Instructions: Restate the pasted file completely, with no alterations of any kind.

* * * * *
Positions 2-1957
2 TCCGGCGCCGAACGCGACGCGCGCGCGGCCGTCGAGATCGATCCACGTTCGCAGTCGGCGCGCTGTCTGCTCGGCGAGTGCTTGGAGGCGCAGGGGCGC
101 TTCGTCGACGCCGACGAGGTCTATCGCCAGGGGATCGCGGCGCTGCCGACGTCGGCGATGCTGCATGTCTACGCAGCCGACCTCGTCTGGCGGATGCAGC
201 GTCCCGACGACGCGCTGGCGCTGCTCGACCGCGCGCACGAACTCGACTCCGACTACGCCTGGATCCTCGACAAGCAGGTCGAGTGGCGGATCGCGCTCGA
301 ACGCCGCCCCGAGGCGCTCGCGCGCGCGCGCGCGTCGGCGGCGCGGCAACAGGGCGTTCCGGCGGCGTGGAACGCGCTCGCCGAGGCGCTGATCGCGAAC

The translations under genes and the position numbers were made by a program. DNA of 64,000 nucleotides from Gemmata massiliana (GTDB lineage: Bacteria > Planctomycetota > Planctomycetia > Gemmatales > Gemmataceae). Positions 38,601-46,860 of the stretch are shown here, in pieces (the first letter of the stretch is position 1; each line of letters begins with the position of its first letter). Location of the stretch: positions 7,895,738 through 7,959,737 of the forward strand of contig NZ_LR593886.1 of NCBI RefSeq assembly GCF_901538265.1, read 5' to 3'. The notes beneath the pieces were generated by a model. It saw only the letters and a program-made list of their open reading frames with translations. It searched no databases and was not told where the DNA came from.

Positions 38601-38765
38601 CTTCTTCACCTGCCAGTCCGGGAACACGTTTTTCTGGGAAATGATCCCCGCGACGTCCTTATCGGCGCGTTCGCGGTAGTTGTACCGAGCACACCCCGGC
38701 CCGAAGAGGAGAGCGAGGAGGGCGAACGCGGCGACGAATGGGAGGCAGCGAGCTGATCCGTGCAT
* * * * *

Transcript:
Positions 2-1957
2 TCCGGCGCCGAACGCGACGCGCGCGCGGCCGTCGAGATCGATCCACGTTCGCAGTCGGCGCGCTGTCTGCTCGGCGAGTGCTTGGAGGCGCAGGGGCGC
101 TTCGTCGACGCCGACGAGGTCTATCGCCAGGGGATCGCGGCGCTGCCGACGTCGGCGATGCTGCATGTCTACGCAGCCGACCTCGTCTGGCGGATGCAGC
201 GTCCCGACGACGCGCTGGCGCTGCTCGACCGCGCGCACGAACTCGACTCCGACTACGCCTGGATCCTCGACAAGCAGGTCGAGTGGCGGATCGCGCTCGA
301 ACGCCGCCCCGAGGCGCTCGCGCGCGCGCGCGCGTCGGCGGCGCGGCAACAGGGCGTTCCGGCGGCGTGGAACGCGCTCGCCGAGGCGCTGATCGCGAAC

The translations under genes and the position numbers were made by a program. DNA of 64,000 nucleotides from Gemmata massiliana (GTDB lineage: Bacteria > Planctomycetota > Planctomycetia > Gemmatales > Gemmataceae). Positions 38,601-46,860 of the stretch are shown here, in pieces (the first letter of the stretch is position 1; each line of letters begins with the position of its first letter). Location of the stretch: positions 7,895,738 through 7,959,737 of the forward strand of contig NZ_LR593886.1 of NCBI RefSeq assembly GCF_901538265.1, read 5' to 3'. The notes beneath the pieces were generated by a model. It saw only the letters and a program-made list of their open reading frames with translations. It searched no databases and was not told where the DNA came from.

Positions 38601-38765
38601 CTTCTTCACCTGCCAGTCCGGGAACACGTTTTTCTGGGAAATGATCCCCGCGACGTCCTTATCGGCGCGTTCGCGGTAGTTGTACCGAGCACACCCCGGC
38701 CCGAAGAGGAGAGCGAGGAGGGCGAACGCGGCGACGAATGGGAGGCAGCGAGCTGATCCGTGCAT